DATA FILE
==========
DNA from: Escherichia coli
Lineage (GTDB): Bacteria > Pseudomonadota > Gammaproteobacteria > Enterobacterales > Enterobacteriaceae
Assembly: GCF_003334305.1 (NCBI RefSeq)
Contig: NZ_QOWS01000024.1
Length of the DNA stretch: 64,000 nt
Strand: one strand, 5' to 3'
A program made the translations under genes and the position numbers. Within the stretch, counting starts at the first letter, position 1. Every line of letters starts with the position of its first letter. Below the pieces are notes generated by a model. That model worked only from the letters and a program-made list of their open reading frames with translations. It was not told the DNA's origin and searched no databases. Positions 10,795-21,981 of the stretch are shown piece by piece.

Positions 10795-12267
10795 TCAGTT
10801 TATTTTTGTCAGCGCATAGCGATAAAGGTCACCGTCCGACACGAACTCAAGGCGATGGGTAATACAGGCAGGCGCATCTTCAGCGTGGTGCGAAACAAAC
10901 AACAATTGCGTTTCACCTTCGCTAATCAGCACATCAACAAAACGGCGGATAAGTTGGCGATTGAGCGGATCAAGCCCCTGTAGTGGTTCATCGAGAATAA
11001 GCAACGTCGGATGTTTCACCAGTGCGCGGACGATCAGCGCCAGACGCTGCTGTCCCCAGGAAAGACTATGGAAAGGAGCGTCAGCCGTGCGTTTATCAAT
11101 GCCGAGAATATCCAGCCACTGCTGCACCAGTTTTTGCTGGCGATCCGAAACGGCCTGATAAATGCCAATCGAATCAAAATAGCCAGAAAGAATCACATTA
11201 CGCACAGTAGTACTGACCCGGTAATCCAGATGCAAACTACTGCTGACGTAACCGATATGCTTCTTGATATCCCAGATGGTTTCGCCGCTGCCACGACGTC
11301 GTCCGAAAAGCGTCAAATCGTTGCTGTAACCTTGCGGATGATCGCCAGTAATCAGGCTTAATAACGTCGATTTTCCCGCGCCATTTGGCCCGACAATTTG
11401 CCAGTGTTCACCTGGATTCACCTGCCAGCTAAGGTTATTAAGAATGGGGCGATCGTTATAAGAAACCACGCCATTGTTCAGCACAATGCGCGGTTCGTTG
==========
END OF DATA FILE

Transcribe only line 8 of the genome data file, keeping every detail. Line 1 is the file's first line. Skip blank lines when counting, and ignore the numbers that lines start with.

Positions 10795-12267